For years, the marijuana industry has had investors seeing green. Early entrants into some of the biggest names in the industry have likely compiled triple- and quadruple-digit gains over a period of just three or four years. It's been pretty easy for Wall Street and investors to get excited about an industry that could flower from $3.4 billion in worldwide sales in 2014 to perhaps as much as $200 billion by 2030.

However, the past six-plus months have been a wake-up call for cannabis investors. Most pot stocks have had a significant chunk of their market caps erased as a host of challenges and growing pains have hit the North American marijuana industry. Worse yet, these macro issues are beginning to trickle down and impact companies on a more micro level, as you're about to see.

A smoldering cannabis bud that's beginning to turn black.

Image source: Getty Images.

Aleafia Health bids adieu to Aphria

Earlier this week, small-cap grower Aleafia Health (ALEAF 10.22%) announced that it had provided Aphria (APHA), a top-three cultivator in Canada by peak production, with a formal notice of termination of a supply agreement the duo struck in Sept. 2018. 

At the time of the announcement 13 months ago, Aphria agreed to supply Emblem, a company that Aleafia Health acquired in an all-stock deal in March 2019, with 175,000 kilos of wholesale cannabis over a five-year period. Aphria was to provide a mix of dried cannabis and cannabis oil, some of which would be processed at Emblem's Paris, Ontario facility into derivative pot products. As a reminder, derivatives will officially become legal on Oct. 17, 2019 and begin hitting dispensary store shelves by mid-December.

In return for the first initial shipment of 25,000 kilos, which was to be completed on May 1, 2019, Emblem was to issue a cash payment of 12.76 million Canadian dollars, as well as 6.95 million shares of its stock. The combined value of this cash and stock was about CA$22.8 million at the time. But according to Aleafia Health, Aphria has failed to meet its supply obligations, promoting the company to formally terminate the agreement.

Multiple clear jars packed with dried cannabis buds on a counter.

Image source: Getty Images.

Prior to its acquisition by Aleafia Health, Emblem's grow sites were on pace for only 40,000 kilos of peak annual production. This meant Aphria's wholesale cannabis supply would have accounted for approximately 47% of total marijuana available for sale by Emblem over a five-year period (i.e., 175,000 kilos out of 375,000 kilos).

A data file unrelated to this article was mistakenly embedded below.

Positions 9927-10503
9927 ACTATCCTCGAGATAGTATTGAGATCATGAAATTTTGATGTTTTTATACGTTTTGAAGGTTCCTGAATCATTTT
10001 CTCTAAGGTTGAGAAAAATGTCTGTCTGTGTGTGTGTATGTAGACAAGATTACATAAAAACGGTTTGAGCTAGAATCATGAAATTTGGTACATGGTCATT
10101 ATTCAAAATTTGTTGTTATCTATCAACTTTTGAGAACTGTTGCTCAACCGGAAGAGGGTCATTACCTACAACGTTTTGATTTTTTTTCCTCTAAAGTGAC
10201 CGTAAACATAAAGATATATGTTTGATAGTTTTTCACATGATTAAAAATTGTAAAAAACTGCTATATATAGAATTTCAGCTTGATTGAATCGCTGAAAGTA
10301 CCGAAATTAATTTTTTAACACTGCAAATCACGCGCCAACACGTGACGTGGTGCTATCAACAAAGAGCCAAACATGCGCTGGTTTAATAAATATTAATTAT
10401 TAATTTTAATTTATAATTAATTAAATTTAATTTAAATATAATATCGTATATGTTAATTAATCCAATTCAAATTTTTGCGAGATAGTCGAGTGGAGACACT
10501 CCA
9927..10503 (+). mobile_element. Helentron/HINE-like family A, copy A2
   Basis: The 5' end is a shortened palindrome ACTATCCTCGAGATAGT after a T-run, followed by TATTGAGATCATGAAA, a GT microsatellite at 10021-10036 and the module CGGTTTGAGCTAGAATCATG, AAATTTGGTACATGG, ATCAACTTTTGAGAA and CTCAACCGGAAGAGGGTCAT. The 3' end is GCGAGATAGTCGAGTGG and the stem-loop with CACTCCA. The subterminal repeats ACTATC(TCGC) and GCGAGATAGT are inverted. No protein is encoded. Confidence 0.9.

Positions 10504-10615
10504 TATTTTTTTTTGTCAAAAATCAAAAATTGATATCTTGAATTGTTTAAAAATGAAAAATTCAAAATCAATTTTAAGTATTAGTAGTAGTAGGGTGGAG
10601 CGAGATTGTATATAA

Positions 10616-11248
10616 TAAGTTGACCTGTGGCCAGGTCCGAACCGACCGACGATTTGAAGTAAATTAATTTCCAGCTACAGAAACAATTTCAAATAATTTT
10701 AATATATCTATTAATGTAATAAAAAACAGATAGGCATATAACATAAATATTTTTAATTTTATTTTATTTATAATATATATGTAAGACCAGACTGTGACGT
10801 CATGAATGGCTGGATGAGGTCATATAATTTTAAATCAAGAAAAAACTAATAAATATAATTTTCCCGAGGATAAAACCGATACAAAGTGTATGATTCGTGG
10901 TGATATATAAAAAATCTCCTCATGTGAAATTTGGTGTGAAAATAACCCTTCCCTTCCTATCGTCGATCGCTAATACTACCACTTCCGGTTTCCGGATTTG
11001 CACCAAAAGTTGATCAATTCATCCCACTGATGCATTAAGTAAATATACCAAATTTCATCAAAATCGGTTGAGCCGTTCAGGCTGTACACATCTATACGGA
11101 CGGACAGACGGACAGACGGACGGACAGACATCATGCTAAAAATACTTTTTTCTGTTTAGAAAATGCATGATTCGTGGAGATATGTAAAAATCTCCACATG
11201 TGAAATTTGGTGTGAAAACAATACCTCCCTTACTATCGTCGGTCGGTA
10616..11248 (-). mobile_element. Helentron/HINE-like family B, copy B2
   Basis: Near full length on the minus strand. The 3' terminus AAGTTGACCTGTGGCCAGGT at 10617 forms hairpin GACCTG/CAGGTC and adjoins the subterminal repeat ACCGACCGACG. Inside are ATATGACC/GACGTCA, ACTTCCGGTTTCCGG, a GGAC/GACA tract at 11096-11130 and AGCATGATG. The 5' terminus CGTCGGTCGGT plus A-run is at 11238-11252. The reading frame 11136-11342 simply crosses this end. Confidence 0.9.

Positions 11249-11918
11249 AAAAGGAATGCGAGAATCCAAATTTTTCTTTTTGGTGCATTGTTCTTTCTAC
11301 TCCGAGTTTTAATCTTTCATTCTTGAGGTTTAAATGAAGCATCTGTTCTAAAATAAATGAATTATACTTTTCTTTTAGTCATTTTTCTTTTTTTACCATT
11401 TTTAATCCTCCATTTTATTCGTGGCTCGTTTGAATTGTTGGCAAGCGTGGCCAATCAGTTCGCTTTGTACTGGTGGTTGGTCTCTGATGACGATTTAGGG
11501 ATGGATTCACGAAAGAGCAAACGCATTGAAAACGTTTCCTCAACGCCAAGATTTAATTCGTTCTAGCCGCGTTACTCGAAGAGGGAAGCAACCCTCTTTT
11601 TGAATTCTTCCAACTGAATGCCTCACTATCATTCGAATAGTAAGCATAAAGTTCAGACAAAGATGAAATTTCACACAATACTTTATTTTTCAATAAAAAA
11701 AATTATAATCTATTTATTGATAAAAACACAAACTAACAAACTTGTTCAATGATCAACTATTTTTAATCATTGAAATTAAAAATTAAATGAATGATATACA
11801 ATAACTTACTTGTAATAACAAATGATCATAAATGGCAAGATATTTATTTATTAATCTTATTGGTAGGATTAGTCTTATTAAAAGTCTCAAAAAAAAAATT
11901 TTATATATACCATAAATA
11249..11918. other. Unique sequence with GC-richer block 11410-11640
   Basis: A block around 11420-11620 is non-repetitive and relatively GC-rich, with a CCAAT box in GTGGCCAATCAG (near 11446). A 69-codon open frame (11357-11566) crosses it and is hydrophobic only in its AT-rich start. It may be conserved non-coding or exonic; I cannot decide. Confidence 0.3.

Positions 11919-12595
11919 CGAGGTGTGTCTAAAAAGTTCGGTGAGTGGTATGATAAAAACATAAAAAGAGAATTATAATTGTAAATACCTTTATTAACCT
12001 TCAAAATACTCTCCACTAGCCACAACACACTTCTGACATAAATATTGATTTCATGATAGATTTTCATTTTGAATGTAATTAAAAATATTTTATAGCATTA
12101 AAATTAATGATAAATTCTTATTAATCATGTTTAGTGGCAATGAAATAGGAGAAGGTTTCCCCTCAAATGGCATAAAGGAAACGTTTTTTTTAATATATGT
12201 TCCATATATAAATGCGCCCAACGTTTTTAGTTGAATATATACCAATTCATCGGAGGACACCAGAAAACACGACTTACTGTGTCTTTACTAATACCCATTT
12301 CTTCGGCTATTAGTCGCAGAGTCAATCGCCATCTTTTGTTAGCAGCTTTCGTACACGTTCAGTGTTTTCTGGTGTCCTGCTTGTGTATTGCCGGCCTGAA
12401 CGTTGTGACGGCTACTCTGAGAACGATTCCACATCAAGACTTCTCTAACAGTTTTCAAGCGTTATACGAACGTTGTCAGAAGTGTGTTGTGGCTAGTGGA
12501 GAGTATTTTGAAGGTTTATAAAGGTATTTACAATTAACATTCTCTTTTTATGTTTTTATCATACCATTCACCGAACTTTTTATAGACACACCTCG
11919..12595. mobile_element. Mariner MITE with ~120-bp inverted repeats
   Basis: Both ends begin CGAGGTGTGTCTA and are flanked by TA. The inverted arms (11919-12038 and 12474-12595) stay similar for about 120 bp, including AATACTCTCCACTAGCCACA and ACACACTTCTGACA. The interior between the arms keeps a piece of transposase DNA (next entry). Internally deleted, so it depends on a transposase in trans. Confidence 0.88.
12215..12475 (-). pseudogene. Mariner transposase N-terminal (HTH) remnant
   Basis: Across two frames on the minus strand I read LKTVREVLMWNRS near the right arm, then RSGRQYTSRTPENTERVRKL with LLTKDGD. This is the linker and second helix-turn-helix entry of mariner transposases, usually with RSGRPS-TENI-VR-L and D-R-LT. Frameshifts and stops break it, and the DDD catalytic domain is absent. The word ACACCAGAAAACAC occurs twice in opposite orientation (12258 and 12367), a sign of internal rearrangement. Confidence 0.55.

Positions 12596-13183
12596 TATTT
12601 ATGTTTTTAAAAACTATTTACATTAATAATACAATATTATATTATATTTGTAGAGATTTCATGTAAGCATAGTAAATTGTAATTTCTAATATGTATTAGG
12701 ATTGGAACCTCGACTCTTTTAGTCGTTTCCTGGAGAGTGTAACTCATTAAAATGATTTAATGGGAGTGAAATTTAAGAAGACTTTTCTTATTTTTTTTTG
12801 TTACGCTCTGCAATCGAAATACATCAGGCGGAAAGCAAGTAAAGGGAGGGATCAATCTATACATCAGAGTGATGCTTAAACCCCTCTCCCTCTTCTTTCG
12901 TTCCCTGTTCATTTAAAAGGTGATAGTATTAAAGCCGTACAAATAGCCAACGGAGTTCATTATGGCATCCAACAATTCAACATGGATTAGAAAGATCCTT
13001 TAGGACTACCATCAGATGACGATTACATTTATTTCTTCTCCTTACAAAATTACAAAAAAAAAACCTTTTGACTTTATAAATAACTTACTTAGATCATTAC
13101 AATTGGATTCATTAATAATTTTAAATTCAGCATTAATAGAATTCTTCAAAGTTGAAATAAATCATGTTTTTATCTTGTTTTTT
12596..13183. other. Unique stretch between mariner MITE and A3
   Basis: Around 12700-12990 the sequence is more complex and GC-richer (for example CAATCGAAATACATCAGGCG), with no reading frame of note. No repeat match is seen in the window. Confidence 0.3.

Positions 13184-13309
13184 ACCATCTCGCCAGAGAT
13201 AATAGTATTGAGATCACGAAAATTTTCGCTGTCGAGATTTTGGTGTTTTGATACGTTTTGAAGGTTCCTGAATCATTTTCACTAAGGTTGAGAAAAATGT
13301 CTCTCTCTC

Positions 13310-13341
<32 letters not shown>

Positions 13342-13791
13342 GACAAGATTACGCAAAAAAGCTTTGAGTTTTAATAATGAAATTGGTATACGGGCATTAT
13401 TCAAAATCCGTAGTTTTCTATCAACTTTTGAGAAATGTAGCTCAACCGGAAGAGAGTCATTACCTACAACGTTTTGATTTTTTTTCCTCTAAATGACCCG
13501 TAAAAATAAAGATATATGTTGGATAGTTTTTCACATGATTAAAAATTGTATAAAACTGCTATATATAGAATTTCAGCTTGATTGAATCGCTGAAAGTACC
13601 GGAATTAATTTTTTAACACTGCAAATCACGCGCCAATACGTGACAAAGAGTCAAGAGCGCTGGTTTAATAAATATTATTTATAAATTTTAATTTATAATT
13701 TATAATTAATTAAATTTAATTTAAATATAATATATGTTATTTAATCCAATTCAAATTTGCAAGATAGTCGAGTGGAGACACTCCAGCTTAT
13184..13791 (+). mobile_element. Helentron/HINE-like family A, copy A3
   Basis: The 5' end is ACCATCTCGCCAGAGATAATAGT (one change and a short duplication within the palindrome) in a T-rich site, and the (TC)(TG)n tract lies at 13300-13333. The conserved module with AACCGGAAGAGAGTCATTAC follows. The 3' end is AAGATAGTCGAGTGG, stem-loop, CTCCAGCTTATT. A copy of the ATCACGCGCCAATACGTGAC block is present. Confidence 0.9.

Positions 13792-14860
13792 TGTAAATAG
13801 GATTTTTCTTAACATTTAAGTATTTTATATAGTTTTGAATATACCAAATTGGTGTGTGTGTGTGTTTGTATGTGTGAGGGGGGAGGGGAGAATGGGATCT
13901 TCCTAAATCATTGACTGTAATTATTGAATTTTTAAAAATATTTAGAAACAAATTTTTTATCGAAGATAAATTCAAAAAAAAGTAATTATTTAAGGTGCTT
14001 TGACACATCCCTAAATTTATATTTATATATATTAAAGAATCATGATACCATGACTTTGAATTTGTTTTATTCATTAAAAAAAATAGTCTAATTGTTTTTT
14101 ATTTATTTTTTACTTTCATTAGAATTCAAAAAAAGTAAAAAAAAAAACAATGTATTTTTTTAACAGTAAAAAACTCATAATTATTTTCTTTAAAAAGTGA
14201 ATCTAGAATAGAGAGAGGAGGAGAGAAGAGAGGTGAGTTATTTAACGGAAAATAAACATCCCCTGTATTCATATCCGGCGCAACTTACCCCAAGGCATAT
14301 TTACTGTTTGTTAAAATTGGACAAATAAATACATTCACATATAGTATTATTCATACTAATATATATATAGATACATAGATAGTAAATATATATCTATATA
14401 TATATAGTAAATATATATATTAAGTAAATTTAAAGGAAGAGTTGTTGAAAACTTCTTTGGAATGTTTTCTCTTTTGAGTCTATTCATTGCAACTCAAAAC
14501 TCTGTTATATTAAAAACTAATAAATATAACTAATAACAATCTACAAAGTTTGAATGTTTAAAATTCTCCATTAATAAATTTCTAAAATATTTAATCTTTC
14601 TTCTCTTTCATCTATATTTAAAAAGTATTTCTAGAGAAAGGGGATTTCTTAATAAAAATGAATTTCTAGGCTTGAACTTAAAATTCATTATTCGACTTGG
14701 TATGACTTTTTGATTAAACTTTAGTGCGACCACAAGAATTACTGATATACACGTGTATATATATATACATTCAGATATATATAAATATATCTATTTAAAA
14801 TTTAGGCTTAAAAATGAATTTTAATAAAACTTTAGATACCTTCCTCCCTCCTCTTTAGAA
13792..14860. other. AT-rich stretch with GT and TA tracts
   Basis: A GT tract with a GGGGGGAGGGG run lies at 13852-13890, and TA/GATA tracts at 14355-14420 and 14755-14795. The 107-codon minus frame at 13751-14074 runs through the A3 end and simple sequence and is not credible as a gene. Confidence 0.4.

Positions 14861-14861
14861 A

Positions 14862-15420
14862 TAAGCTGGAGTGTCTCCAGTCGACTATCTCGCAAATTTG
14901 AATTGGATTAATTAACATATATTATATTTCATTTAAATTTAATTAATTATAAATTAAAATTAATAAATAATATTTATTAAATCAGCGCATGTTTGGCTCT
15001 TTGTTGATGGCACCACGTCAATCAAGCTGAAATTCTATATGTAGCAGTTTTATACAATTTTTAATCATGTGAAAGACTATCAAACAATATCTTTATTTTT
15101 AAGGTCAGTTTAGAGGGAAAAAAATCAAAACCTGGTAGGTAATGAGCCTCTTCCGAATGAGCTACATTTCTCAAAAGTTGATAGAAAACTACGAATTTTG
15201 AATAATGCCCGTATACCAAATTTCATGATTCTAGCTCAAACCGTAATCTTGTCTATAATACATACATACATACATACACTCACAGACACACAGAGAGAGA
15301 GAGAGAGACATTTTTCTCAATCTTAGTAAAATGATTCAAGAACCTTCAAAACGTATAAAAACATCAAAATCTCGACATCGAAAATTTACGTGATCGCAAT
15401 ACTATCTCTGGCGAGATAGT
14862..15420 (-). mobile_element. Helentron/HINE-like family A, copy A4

However, the combined entity, which included 98,000 kilos of peak annual output from Aleafia, upped the two companies to 138,000 kilos of maximum production. This additional output may have made the Aphria wholesale agreement expendable in the eyes of Aleafia's management team.

As for Aphria, it expects to produce 255,000 kilos a year when fully operational. Inclusive of a less-than-peak ramp up in 2019, the loss of this supply deal might account for around 15% of its total output over the next five years.

A macro problem is impacting on a micro level

However, the bigger issue here might just be the reason behind Aleafia Health's supply-agreement termination with Aphria -- namely, Aphria's inability to grow enough cannabis to honor its supply commitment to Emblem and Aleafia Health.

At the heart of the problem is regulatory agency Health Canada. Since day one of recreational legalization on Oct. 17, 2018, supply shortages have been an issue.

While some of the blame can certainly be placed on growers for commencing cultivation-facility construction far too late, a good chunk of the responsibility for this shortage can be placed on Health Canada and certain provinces. That's because Health Canada's stringent cultivation, processing, and sales review process is taking a lot of time and has, subsequently, resulted in an enormous backlog of applications. This means most growers, big and small, are waiting many months, if not more than a year, to get clearance to grow, process, and/or sell marijuana.

A cannabis leaf laid within the outline of the Canadian flag's maple leaf, with rolled joints and a cannabis bud to the left of the flag.

Image source: Getty Images.

In Aphria's case, its joint venture with Double Diamond Farms, known as Aphria Diamond, involves retrofitting vegetable-growing facilities for cannabis production. This can be done a lot faster and for a lot less money than building a pot-growing facility from the ground up.

Unfortunately, Aphria has been waiting more than a year for Health Canada to give its flagship facility, capable of 140,000 kilos of annual output, the green light. This lack of progress may have played a critical role in Aphria being unable to provide adequate supply to Aleafia and Emblem.

Aphria's woes bring to light the possibility that other supply agreements could become problematic in the future. For example, HEXO (HEXO) is being leaned on to provide its home province of Quebec with 200,000 kilos of cannabis over the next five years. While it hasn't had the same approval woes as Aphria, HEXO hasn't exactly been generating a lot of cannabis, according to its quarterly reports. During HEXO's third quarter, it only produced 9,800 kilos and sold a mere 2,900 kilos. This is just one of many examples of substantive supply deals that could be difficult to honor, at least in the near term. 

Making matters worse, there's no quick fix to Canada's supply issues. Even with Health Canada implementing a change to the cultivation application process, it's going to take numerous quarters before it works through its backlog. This suggests that supply issues throughout the country remain likely.

Suffice it to say that Aleafia Health's and Aphria's supply tie-up may not be the only major agreement to fall apart in the months that lie ahead.